Growing Up Collingwood

Mar 9th, 2014 | By | Category:

By Dave Harding

daicsIt’s been all I have known since birth, a passion that has grown over the years mixed in with a lot of heartache and occasional celebrations. But that has been the Collingwood life for the most part, growing up in Tasmania all I have known is football. Local and AFL football has been what I have followed and what I’ve been taught, I’ve heard most of the history of the club from my family.
At six years old I saw the club break through after 32 years to hold the premiership cup aloft, it’s a day I will never forget. In 2010 I was 26, older and wiser and able to celebrate the day more knowing that after so long the club finally got that elusive premiership that we tried so hard to get in 2002 and 2003.
My memories of that one Saturday in October 1990 are vivid as if it was yesterday, a long week preparing for my first AFL Grand Final featuring Collingwood. After hearing the history of Collingwood and Grand Finals it was a nervous day sitting in front of that TV at home, I just wanted the day to be over and Collingwood as premiers would have been ideal.
My hero of the day back then was Peter Daicos and locally it was Shane Fell, the dream was to grow up and be a full forward like them, my first jumper presentation all I wanted was Shane Fell’s 16, a friend got it. 35 had been handed out already as well, but Grand Final Day at Half Time I’d grab my football run outside and kick it around.
The parents nervously awaiting a big second half, worrying if the Collywobbles that plagued the side for so long would resurface. I didn’t care for it back then, all I wanted to do was kick my football around the backyard kicking goals like my idols. The time had come for the second half I ran back inside and watched the rest of the game and celebrated at last a Collingwood Premiership, as an adult now that past routine wasn’t part of my Grand Final Day.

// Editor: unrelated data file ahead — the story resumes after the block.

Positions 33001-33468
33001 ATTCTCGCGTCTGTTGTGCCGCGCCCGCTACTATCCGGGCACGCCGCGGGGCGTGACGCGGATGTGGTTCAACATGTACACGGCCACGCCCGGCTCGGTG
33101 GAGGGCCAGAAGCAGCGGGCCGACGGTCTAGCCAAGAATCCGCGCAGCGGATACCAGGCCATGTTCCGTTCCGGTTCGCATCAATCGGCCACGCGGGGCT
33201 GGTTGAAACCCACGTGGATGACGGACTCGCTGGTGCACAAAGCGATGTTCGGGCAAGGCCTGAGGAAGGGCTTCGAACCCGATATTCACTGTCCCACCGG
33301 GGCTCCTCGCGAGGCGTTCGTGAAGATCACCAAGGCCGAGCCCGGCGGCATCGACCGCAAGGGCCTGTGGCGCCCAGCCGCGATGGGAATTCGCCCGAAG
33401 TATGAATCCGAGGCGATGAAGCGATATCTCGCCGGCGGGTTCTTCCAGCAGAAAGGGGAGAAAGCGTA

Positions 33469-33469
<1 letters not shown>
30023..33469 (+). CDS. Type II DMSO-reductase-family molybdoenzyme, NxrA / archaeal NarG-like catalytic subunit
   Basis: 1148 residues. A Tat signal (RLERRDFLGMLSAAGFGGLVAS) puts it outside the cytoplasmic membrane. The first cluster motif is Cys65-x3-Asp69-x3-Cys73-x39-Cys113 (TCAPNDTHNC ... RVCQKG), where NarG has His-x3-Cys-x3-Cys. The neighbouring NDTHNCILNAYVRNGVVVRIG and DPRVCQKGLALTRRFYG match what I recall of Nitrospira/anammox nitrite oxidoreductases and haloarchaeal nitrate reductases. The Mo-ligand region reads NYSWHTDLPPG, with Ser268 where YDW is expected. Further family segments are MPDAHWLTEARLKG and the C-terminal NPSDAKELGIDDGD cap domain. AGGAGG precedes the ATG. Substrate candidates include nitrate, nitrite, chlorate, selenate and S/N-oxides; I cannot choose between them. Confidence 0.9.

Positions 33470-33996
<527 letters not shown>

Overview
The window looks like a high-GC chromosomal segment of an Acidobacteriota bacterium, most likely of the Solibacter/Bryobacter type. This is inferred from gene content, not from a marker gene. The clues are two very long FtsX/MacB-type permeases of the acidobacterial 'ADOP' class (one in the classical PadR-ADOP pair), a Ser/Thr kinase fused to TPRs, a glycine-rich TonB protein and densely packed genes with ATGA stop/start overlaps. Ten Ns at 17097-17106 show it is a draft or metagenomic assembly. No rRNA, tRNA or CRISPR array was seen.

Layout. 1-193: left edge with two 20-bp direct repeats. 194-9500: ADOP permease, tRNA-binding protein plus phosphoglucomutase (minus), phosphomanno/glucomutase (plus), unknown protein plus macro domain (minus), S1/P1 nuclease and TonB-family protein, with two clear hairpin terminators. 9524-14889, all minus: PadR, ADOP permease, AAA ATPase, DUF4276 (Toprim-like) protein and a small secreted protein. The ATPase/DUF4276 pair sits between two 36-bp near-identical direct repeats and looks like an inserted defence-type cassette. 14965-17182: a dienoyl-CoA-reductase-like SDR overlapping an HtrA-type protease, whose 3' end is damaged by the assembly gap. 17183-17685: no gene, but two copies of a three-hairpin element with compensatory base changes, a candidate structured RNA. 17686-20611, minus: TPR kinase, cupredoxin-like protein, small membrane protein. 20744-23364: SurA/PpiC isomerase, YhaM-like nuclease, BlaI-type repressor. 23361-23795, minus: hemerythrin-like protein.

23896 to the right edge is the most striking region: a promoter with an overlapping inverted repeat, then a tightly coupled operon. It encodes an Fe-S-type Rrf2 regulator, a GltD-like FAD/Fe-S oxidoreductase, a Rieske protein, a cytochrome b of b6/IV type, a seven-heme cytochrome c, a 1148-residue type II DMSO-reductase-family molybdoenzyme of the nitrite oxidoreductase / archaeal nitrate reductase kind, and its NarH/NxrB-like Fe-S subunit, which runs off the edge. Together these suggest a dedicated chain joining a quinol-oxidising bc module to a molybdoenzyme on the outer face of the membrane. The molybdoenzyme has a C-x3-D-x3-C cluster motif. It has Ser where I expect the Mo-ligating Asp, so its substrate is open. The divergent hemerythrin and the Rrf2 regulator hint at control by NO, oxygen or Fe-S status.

As the years went by I would recreate moments of the games I’d play, and when my career came to an end it would be the recreating of AFL games. I’d still grab the footy and run outside dreaming that I was still wearing the famous black and white, pulling out a mighty torpedo every chance I’d get.
Finals defeat came hard for me growing up, when the Eagles beat Collingwood in that final the tears flowed for the first time I had known what it was like to see the Pies lose a final. At 18 and 19 watching Collingwood losing Grand Finals did not come any easier but tears were held back for those games.
Through the 1990s I’d wear my Collingwood stuff proudly, even if I’d get ridiculed by the Carlton, North Melbourne or Richmond fans that I grew up around. One such time I was at the local shop, and a Carlton supporter was giving me grief to which my dad told me not to worry about him he was probably jealous.
I was a proud Magpie and I’d always wear my jacket and take my flag to Glenorchy games, while there I’d listen to the game on the radio not all games were live back then. Tasmania got more live games and they competed with the local game, but routine was always going to see Glenorchy at home or watching them on TV away.
Collingwood held a place in my heart still for parts it was a second place, as I was able to see them live almost every week and the games were on the TV. It wasn’t until my uncle passed away in 1996 that part of the local footy passion had left me.
My last memory was just after the second Anzac Day game, he arrived at what would become my new house and like my dad try and make up a story. He had told me the Pies had been stripped of the points of that game, and was very convincing much like his brother my dad.
Mum is also a passionate Collingwood supporter, in the early 90′s her and dad had found the Hobart Collingwood Supporters Group run by a friends dad we became members. In 2014 the dream is to see Collingwood live in person, and experience what dad experienced back in the 1970s when he got to see Collingwood and Geelong.
He told the story of Peter McKenna that day, and how the atmosphere was that day since then he hasn’t been to another game. As I grow older the passion slowly grows a little more inside, as a school boy it was only a game now it’s way more important than that.
I look forward to many more years supporting Collingwood, and hope that the wait for another premiership is not as long as the last two.

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